No doubt you've come across the memes and WhatsApp forwards, or had discussions with friends. The inescapable conclusion is that for Pakistan, the 2019 World Cup is going the exact same way as the 1992 tournament.
Which means, of course, that Pakistan will do exactly what they did in 1992 and win the World Cup.
The similarities begin, credibly, with the format
In 1992, the tournament had nine teams, with everyone playing against everyone else and the top four progressing to the semi-finals.
In 2019, the tournament has 10 teams, and everyone plays everyone else and the top four progress to the semi-finals.
Even the playing conditions
In 1992, the administrators decided to use two new white balls per innings, one at each end.
In 2019, the teams are also playing with two new white balls per innings, one at each end.
Then, the most credible and compelling similarities - Pakistan's sequence of results:
In 1992, Pakistan's sequence for the first six games read: Lost, won, washout, lost, lost, won. In 2019, Pakistan's sequence for the first six games read: Lost, won, washout, lost, lost, won.
In 1992, Pakistan lost their opening game to West Indies. In 2019, Pakistan lost their opening game to West Indies.
That sequence will be tested firmly at Edgbaston on Wednesday when Pakistan take on New Zealand
In 1992, when Pakistan took on Martin Crowe's side, the co-hosts were unbeaten. Pakistan eased home by seven wickets in Christchurch and sealed their entry into the semi-finals.
In 2019, Pakistan take on an unbeaten New Zealand again. This time though, a win doesn't guarantee them a place in the last four, though considerably increases their chances. Also, a worrying sign for Pakistan fans: the 1992 game was the tournament's 34th match. Edgbaston will be this tournament's 33rd.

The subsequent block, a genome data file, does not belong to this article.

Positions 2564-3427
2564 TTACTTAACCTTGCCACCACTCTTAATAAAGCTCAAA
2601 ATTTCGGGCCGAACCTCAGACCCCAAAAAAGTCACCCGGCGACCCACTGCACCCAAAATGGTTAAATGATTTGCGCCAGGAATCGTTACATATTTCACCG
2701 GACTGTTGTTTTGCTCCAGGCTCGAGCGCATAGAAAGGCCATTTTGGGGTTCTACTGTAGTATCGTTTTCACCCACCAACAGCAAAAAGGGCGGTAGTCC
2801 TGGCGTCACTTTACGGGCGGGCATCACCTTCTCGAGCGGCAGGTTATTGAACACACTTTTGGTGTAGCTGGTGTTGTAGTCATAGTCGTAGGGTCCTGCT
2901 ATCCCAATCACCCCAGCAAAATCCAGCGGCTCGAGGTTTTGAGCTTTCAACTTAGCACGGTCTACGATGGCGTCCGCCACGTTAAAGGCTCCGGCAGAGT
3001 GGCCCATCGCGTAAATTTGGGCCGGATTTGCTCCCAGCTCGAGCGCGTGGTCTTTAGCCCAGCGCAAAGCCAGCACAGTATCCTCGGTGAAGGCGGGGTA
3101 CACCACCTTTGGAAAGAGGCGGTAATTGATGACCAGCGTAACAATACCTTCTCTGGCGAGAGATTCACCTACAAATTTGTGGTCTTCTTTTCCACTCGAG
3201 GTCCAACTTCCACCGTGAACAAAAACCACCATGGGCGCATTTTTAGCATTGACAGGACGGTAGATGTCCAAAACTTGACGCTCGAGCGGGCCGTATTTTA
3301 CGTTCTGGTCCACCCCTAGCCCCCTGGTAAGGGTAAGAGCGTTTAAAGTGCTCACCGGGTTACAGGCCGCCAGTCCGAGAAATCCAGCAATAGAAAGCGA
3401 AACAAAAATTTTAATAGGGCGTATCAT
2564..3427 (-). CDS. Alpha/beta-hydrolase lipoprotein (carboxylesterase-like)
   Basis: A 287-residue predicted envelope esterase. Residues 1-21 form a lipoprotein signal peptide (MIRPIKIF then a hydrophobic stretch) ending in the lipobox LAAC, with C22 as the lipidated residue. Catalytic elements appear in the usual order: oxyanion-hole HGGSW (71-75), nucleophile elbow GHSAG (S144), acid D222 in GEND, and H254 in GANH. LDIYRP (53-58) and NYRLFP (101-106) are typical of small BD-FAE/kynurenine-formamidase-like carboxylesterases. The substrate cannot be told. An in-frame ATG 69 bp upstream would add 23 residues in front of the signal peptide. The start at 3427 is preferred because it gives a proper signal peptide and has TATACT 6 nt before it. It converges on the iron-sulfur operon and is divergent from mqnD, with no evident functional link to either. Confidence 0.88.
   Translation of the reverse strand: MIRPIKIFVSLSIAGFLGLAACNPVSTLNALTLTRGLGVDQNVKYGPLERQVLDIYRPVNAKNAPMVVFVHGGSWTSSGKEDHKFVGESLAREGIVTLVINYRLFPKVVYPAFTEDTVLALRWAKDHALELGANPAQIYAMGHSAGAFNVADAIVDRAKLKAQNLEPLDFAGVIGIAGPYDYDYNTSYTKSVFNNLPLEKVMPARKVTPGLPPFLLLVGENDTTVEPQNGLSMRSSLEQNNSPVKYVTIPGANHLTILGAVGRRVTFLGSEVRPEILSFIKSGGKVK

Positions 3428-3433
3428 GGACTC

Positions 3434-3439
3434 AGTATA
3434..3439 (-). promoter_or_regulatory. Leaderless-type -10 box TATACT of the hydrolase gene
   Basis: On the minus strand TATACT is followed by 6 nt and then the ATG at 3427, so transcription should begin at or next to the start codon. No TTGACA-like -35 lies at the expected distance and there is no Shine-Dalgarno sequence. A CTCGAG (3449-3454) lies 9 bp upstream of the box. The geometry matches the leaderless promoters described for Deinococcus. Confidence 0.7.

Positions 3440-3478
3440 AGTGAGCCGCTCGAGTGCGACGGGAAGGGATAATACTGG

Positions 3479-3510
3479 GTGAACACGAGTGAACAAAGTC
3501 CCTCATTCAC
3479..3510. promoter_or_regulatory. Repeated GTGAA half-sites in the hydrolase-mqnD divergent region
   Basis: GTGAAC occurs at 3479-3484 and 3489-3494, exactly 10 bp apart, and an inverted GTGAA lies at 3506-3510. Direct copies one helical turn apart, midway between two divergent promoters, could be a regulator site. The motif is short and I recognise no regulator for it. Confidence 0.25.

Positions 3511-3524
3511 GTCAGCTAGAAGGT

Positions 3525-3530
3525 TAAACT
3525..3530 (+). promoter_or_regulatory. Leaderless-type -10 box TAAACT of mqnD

Around now, the theory starts stretching
In 1992, Pakistan had Inzamam-ul-Haq, one of their breakout stars.
In 2019, Pakistan have his nephew Imam-ul-Haq.
In 1992, a Pakistani left-hand batsman named Sohail (Aamir) was the Man of the Match in their sixth game.
In 2019, a Pakistani left-hand batsman named Sohail (Haris) was Man of the Match in their sixth game.
In 1992, India and then Australia had won the previous two World Cups.
In 2019, India and then Australia have won the previous two World Cups.
And finally, the theory goes bonkers
In 1992, Asif Ali Zardari, a former president of Pakistan and husband of the late Benazir Bhutto, was in jail.
In 2019, Asif Ali Zardari again is in jail.
In 1992, Aladdin was released as an animated musical film.
In 2019, an Aladdin reboot was released.
Before you get too carried away though, the 2019 Pakistan team is not going there. Not 1992 in any case, as Azhar Mahmood pointed out:
"If you see the 1992 World Cup and this one, there are a few similarities. But we're not thinking like that. If you look at the 1999 World Cup, the situation that we are in, Australia was in that situation. If they lost any games, they would've been out. We are in that situation. But for us, every match is a final, that is how we are looking at it. We know that if we perform poorly anywhere, we could be out."
So remember: it's Australia 1999, not Pakistan 1992, that Pakistan 2019 must emulate to win this.